Monday, January 13, 2014

Gumbles 2

I keep trying to tell you about gumbles, but I am stymied. I don't have a good picture, and the pictures are so important, their little big-nosed faces and square tuftiness, like when I was small and had those cotton sleeping bags which were rectangles with a hood and I put my feet and hands in the corners and walked around. Line drawings, which was also important; perfect, effortless economy of expression, tricks and emotions and the kernel of the action, the very smell of a place captured in a flash, pen and ink at a guess, but I didn't know any of this.   

I don't have the books any more. I haven't read them since I was small. I should read them again but I want to tell you about them before BigXtin eyes make me forget how TinyXtin felt about them. I'm stymied because they matter so much and I have no idea how to make that seem true. I am frightened that I will write about them and nothing that I say will draw the right lines around the reasons.    

Gumbles live in the Australian bush, in a little gumble ensemble. Fixingumble fixes things and builds things and Happigumble is a worrier and Willigumble is the take-no-prisoners tiniest gumble and Tinkingumble has ideas. When he has an idea, he goes <tink>. The other gumbles call his ideas 'tinks', for no gumble would bother with a distinction between the thought and the sound it makes. 

Tinkingumble was my favourite, of course. He hatches wild plots and gets the gumbles out of scrapes with his gumblebrain and my delight at an audible manifestation of a thought never grew old. And of course, by perfect gumble logic, the tink got louder the better the idea. There's one story where the gumbles are hiding and desperately egging Tinkingumble on to mastermind their escape and Tinkingumble's tinks both risk their exposure and save the day. Because of course they do. Ideas are dangerous.

The gumble-nemeses were the bottersnikes: scaly bunyippy things with draggle-ended tails. They'd trap the gumbles and squash them into jam tins, because if you squash a gumble very hard he cannot unsquash himself. Bottersnikes eat old mattress stuffing. When they get angry, their ears glow red-hot at the tips, and they can start fires. 

There was very little Australia in the books on TinyXtin's shelf. Mostly an imagined Australia, especially in the interwar colonial classics Snugglepot & Cuddlepie and Blinky Bill, talking koalas and goannas and seahorses like animated natural history illustrations, japes and pranks and dances and frogs having diving competitions and peach-cheeked blue-eyed bush fairies trying on tiny eucalyptus leaves in tiny fairy dress shops, as far from a sense of real place as one might hope to dream up, neatly garnished with a few sentimental morals about Humans being kind to Bush creatures.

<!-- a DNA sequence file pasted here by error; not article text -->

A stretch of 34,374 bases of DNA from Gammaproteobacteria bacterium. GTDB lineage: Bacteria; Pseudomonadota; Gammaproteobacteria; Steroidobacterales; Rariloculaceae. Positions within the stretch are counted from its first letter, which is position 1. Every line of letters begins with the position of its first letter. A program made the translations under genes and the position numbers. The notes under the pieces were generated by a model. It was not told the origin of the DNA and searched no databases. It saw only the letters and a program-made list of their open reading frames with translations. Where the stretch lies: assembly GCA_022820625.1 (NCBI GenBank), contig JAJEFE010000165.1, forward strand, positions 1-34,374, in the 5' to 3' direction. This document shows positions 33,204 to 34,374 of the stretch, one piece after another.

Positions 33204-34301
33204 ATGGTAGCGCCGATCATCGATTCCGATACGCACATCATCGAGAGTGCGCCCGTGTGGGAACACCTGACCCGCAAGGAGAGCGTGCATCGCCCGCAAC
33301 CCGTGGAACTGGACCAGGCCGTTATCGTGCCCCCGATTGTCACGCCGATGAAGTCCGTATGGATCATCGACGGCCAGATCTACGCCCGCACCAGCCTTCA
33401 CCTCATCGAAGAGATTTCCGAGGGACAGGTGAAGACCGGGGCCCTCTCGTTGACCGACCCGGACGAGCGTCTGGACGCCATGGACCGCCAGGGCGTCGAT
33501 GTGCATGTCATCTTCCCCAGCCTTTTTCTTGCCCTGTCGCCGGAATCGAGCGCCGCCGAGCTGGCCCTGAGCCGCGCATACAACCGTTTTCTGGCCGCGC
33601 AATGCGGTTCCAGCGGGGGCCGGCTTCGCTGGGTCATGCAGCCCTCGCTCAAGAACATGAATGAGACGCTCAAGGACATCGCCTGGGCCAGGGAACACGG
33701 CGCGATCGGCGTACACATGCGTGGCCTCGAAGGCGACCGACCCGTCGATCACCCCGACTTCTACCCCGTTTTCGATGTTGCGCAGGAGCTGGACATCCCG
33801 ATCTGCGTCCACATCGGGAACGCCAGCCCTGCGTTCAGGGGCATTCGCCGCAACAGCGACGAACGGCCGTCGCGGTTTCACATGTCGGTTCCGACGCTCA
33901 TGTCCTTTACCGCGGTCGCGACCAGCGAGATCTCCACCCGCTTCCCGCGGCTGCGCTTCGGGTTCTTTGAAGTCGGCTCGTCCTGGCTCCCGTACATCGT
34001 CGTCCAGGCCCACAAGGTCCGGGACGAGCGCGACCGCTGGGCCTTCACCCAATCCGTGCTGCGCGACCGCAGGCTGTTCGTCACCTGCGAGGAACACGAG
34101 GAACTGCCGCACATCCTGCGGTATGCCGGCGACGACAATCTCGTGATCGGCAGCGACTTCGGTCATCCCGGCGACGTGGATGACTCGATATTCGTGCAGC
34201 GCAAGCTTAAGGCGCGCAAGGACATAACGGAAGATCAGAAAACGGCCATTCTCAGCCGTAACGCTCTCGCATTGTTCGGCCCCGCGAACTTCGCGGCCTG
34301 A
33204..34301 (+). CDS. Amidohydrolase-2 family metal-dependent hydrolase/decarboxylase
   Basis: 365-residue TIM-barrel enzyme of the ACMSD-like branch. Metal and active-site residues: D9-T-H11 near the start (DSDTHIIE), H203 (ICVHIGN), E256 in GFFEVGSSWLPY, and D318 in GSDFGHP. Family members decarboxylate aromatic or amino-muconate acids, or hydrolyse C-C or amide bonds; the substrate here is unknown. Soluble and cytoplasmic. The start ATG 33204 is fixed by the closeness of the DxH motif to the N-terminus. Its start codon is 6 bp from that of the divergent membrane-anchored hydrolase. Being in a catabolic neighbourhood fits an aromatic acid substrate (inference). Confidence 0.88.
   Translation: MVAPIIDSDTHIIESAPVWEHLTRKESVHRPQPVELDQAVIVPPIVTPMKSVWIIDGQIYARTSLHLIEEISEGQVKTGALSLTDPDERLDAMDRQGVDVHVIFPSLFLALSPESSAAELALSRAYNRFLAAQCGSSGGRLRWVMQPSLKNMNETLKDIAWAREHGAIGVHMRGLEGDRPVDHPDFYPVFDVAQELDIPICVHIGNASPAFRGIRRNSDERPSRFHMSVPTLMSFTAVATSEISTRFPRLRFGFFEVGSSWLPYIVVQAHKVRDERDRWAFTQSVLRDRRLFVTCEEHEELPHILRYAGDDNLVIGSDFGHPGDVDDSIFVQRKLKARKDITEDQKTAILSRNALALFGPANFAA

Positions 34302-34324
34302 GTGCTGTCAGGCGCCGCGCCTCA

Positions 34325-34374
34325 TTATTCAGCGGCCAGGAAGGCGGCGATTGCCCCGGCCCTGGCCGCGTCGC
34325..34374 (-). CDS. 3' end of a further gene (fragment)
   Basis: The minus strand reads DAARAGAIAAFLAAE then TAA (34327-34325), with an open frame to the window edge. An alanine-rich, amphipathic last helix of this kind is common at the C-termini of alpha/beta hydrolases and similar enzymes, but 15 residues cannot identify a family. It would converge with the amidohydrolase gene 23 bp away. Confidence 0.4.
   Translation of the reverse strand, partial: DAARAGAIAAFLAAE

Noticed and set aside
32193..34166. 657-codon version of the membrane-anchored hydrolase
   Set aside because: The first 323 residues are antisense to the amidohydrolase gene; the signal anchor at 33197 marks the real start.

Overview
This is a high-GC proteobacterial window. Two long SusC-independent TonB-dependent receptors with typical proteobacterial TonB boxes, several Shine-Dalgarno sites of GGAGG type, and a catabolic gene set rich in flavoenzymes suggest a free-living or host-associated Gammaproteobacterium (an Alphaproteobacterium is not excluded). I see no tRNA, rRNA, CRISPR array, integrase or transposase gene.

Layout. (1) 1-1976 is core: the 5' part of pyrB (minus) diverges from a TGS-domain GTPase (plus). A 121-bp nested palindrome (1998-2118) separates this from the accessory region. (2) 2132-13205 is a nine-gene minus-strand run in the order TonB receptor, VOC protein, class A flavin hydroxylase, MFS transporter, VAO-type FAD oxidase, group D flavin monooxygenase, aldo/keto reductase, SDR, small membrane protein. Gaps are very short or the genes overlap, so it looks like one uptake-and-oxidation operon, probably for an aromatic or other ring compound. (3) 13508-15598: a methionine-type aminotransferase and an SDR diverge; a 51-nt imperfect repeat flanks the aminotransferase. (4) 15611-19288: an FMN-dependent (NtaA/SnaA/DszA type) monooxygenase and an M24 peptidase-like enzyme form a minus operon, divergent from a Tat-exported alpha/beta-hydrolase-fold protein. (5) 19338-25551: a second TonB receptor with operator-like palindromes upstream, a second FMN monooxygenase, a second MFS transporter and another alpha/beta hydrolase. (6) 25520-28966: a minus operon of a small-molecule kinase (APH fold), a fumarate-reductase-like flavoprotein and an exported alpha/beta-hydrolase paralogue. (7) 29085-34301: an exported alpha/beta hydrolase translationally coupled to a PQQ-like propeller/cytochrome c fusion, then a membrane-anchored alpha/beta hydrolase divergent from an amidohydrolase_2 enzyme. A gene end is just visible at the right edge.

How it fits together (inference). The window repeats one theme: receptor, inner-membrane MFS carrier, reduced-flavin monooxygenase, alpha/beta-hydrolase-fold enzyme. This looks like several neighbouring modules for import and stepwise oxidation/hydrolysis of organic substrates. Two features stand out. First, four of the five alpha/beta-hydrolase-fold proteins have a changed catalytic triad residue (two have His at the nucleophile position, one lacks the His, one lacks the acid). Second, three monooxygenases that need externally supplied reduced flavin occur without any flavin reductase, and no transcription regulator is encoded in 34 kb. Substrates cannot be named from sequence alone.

The gumbles are imagined, but not so much their Australian bush. Hot and dusty, trees and lakes. Eucalyptus and tea-tree, thorn bushes. Birds and animals that do bird and animal things. Abandoned mattresses, jam tins and bottle tops, burnt-out cars, corrugated iron. A jam tin is what a billy is made of, if you ever wondered. Sheep. Flies. Ants. And the casual threat of fire. 

Not a big, dramatic, foreboding evil. Not being orphaned, or war, or the Dark Lord, or kidnapping or blackmail or murder or abandonment. Not these, but the everyday, throwaway, match-astray disaster of fire. 

On Ash Wednesday 1983, when I was nearly ten, more than two thousand square kilometres of my home state Victoria was on fire. I opened the front door of our house that night and I could smell Mount Macedon burning 60 kilometres to the north-west. Soot was floating in the air. Eucalyptus barbeque. On the news people were standing on their roofs hosing down their houses, praying no ill-blown spark would catch against their veranda. Later my brother and I would give all our Lego to the children who had lost everything. TODAY IS A DAY OF TOTAL FIRE BAN, sang all the summers of my childhood. Public service advertisements, people clearing everything not rooted to the ground in twenty-meter fire-protection zones around their houses.  

Bottersnikes shrink if you get water on them. You have to hang them out to dry. 

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